Monday, March 11, 2013

Bailey In Da House!

A few weeks ago, one of my close friends asked me to babysit someone very special when she went away for a yoga retreat in Mexico. This special someone is fourteen years old, weighs a little over two pounds, and is balding, almost toothless, and wears very cunning little winter sweaters, and tiny fleece hoodies. I immediately answered in the affirmative to my friend's question, because I happen to love this little heartbreaker as well. This is how Bailey, the most fabulous Yorkie who ever lived, came to hijack my life, my heart and my home for a week.

When my friend Christine dropped Bailey off, I marveled. This little dog came to party -- he arrived with much varied and discriminating accoutrement that any self-respecting baby would be proud of. In came his set of stairs (carpeted), to enable him to jump on my bed, a duffel bag full of sweaters, diapers, creams, ointments, medicines, and packages and packages of Pupperoni, and Himself, entering our house with a dismissive sneeze and a warning bark, aimed at my three dogs. This bark said, I am here, and woe unto you should you cross me. I am old, and I have earned your respect.

Bailey had a few issues. Firstly, he needs to be coaxed to eat. Bailey is in kidney failure, and is not very hungry anymore. So, he must be enticed, which includes placing tiny morsels of food in a row on your bed, or lining them up on your rug, or pretending to eat them youself, saying "yum-yum-yummy!" and then offering the delicacy to Bailey. If the mood strikes, he will eat it. If not, he will look the other way, as if your insult is too great to bear. He also needs to wear diapers occaisionally, which attach to his hind end with velcro. His velcro frequently gets caught on various and sundry things; many times during the week he was velcro-ed to me, I would find. Had I dropped my hands he would just hang from my sweater like a pom-pom.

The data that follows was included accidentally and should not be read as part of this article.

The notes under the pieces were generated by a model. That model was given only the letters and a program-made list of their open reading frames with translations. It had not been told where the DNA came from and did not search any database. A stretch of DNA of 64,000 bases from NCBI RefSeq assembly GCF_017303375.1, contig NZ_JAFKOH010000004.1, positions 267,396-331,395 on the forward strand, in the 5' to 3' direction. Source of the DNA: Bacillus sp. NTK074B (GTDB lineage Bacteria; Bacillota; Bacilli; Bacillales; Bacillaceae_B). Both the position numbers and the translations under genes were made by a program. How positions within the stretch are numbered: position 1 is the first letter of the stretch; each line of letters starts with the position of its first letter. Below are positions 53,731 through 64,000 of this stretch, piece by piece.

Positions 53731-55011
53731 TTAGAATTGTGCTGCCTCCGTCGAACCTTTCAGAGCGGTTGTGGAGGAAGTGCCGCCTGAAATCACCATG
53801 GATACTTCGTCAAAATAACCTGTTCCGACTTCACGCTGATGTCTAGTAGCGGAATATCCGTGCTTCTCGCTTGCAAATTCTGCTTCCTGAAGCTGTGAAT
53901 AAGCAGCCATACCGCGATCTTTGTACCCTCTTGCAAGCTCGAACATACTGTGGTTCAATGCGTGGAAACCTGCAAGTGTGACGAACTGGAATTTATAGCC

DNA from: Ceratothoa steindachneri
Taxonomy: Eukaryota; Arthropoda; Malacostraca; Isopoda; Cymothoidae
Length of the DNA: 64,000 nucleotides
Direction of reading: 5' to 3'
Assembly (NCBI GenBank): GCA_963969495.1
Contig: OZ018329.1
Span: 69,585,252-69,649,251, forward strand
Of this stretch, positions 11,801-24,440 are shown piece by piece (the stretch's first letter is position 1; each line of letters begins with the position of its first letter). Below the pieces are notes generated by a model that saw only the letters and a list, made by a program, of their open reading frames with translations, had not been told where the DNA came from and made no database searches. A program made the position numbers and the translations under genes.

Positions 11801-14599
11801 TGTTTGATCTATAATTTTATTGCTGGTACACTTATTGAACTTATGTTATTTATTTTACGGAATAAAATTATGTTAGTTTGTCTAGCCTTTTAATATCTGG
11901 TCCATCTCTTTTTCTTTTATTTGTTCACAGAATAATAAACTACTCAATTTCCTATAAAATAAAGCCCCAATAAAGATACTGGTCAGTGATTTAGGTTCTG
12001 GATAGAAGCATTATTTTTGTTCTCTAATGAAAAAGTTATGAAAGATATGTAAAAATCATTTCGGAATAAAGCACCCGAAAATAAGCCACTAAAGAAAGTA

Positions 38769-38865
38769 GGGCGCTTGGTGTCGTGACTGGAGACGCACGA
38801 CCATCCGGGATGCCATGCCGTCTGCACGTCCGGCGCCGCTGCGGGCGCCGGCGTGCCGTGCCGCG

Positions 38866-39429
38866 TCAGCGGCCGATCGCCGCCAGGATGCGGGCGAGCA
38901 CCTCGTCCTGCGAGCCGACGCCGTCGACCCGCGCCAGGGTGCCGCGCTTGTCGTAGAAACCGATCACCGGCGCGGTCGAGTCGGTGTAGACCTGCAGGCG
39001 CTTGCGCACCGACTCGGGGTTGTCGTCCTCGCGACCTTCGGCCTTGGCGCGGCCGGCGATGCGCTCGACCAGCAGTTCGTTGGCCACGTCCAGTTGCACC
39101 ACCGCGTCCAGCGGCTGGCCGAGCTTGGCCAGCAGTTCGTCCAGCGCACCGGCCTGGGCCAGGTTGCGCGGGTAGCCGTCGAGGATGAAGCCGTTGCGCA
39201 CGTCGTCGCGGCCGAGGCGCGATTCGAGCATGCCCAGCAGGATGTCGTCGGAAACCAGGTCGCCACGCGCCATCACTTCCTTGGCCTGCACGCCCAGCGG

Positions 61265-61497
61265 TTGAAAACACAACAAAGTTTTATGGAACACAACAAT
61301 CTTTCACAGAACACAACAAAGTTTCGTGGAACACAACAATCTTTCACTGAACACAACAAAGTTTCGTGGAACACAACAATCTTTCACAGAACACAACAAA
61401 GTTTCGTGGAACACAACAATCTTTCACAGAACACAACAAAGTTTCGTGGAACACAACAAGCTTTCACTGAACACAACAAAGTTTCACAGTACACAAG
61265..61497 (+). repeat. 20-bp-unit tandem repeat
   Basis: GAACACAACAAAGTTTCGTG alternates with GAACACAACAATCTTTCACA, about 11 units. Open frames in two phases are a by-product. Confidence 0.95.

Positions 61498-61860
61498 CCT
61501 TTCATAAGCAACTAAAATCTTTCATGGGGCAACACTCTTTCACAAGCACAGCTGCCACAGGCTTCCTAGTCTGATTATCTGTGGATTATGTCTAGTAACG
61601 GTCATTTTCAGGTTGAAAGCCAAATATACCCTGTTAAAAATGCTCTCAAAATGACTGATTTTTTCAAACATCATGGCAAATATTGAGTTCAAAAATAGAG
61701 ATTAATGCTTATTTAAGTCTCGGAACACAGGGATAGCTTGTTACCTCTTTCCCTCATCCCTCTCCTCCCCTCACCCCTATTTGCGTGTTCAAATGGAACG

Bailey also got IV fluids every other day during his stay, which  were administered by the vet. I would bring him in wrapped in a soft baby blanket, and he would be coo-ed over by the technician as they disappeared together behind the big medical door. Bailey would come back to the waiting room all wrapped up again, looking for me with his sparkling, still-clear eyes. Well, I like to think that, but Bailey is always looking for Christine, his real mommy.

Bailey has to sleep with people -- this is non-negotiable. It would be easier for Obama to wrangle out of his interest in health care. So, Bailey would snuggle between my husband's head and mine, on yet another blanket. Then, we would gently cover him, and then proceed to worry and fuss over him all night. "Is he breathing?" I mumbled at 2 a.m. one morning, to which my husband shot up in bed, blearily saying, "Oh, no, did I crush him?" I would wait to feel Bailey stir beside me, and then cover his tiny old legs with my hand, and try to sleep again. It reminded me of when the kids were young. ("Only, babies can't jump out of bed and run away!" my mother pointed out one morning on the phone. Good point. Bailey can.)

So, what are the pay-offs to watching Bailey? Well, he loves to snuggle, and will follow you anywhere on stiff little legs that seem permanently straightened. He loves to give kisses - his tongue hangs out of is mouth due to tooth loss, I think, so even when he's not giving a kiss, sometimes he is. And to see that little face when you walk through the door is to feel a ray of sunshine shining just for you.

Bailey won't be here much longer; his time here is almost over. He has been loved and treasured by my friend, so I am comforted to know he lived his days well. It was an honor to take care of him for a week, and I will mourn when he passes. My husband found a tiny, faded hoodie with the words "Rock Star" emblazoned on it in our laundry basket, and I got choked up. I will remember the special trip back to caring for dependent, defenseless little lives in the middle of the night - my own babies, long ago. I enjoyed Bailey's puffs of breath in my ear in the dark of night that said, again and again, in steady rhythm, I'm still here.

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